1

My reading of this quote is that $\overline{\bf R}$ refers to $\Bbb{C}$, and that "impressive finiteness result" refers to the (not that obvious) fact that $\Bbb{C}$ is algebraically closed. Most of us hear about $\Bbb{C}$ being algebraically closed early in our studies, may be in the same course the complex numbers are first introduced? More often than ...


1

$\beta_{\frac{1}{2}}=\frac{1}{2}(\delta_0+\delta_1)$ is a probability measure on the real numbers: $\beta_{\frac{1}{2}}(A)=1,\frac{1}{2},0$ depending on whether the set $A$ contains both of $0,1$, exactly one of $0,1$, or neither $0$ nor $1$. The factor $\frac{1}{2}$ is needed to make $\beta_{\frac{1}{2}}$ a probability measure. Moreover, $\beta_{\frac{1}{2}...


1

The coefficients given by the formula are correct; for instance, ${2}\choose{1}$$=2$, so it gives you $x^2+2xy+y^2$. In general, ${n}\choose{k} $$=$ $$\frac{n!}{k!(n-k)!}$$ e.g. ${2}\choose{1}$$=$ $$\frac{2!}{1!\cdot1!} = \frac{2}{1} = 2$$


0

I don;t know exactly what this notation means, but I can tell you how homogeneous coordinates are used in things like computer graphics. (Indeed, shameless plug: I wrote a book describing this (among other things) in considerable detail, and if you want the longer explanation, that's one good place to get it.) Here's the idea: linear transformations of the ...


3

Let me expand on Dave L. Renfron's answer: While all notations listed thus far are commonly used and I don't think there is anything wrong with it, there is a reason why $$ A^{B} = \{ f \in \mathcal P(B \times A) \mid f \text{ is a function} \} $$ is preferable. At least until one is comfortable with these notations and there is no fear that these semi-...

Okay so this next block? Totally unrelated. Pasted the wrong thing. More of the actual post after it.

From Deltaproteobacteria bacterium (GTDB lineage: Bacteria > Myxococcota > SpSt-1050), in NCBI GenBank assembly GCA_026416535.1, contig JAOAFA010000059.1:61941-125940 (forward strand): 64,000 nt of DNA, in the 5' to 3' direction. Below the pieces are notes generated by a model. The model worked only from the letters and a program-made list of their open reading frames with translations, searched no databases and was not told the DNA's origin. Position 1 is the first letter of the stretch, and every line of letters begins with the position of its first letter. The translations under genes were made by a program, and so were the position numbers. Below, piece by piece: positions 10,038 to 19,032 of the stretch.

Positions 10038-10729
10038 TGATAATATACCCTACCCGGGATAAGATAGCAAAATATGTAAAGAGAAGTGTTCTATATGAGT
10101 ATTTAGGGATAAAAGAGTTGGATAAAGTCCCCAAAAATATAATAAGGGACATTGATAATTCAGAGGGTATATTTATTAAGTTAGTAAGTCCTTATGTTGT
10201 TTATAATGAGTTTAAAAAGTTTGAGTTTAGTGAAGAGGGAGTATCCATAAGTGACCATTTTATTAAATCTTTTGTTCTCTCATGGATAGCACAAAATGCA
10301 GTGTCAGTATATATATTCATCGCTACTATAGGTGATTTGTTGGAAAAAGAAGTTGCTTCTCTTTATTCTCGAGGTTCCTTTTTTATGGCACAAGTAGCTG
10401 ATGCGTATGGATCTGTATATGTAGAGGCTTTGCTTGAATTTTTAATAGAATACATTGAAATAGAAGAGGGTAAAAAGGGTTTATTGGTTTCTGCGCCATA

3

Perhaps better still is $$A^B = \{f \in {\mathcal P}(B \times A) \mid f \text{ is a function}\},$$ because this fits the more formal way of defining sets using the Axiom schema of specification (i.e. set builder notation in school math).


7

The notation $f:B\to A$ is typically used to denote that $f$ is a function from $B$ into $A$. Thus, saying $$A^B = \{f :B \to A| f \text{ is a function}\}$$ is like saying $A^B$ is the set of all functions $f:B\to A$ such that $f$ is a function. So there is some redundancy. I, personally, would go with the first option, however your intentions seem ...


5

The expression "$n/p$" reprsentsthe number that you get when you divide $n$ by $p$, whereas the expression "$p\mid n$" represents the statement that $p$ divides evenly into $n$.


9

For nonzero integers $x$ and $y$, the following are equivalent statements: $x$ divides $y$ $x\mid y~~~~~~~~~~~~$(this is read aloud the same way as the previous line) $y$ is divisible by $x$ $y\equiv 0\pmod{x}$ $\frac{y}{x}$ is an integer There exists some integer $k$ for which $xk = y$ $y$ is a multiple of $x$ $x$ is a factor of $y$ On the other hand, $...


4

$p \mid n$ means "p divides n" or $\exists k\in\mathbb{Z}$ so $n=pk$


1

All you need to do is show $f,g$ continuous $\Rightarrow$ $f^g$ continuous, the general result follows by induction. The basic results follows from $f(x)^{g(x)}=e^{g(x)\ln f(x)}$.